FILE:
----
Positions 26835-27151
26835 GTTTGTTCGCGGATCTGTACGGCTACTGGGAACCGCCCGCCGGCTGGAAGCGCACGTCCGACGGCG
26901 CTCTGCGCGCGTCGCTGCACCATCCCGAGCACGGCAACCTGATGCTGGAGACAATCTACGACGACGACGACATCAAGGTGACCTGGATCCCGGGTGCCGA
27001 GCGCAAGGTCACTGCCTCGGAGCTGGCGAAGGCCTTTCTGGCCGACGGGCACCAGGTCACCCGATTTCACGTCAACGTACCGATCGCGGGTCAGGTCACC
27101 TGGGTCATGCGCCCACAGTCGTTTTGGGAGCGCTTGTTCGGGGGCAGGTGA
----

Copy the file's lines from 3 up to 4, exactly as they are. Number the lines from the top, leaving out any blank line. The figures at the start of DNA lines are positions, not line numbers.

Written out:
26901 CTCTGCGCGCGTCGCTGCACCATCCCGAGCACGGCAACCTGATGCTGGAGACAATCTACGACGACGACGACATCAAGGTGACCTGGATCCCGGGTGCCGA
27001 GCGCAAGGTCACTGCCTCGGAGCTGGCGAAGGCCTTTCTGGCCGACGGGCACCAGGTCACCCGATTTCACGTCAACGTACCGATCGCGGGTCAGGTCACC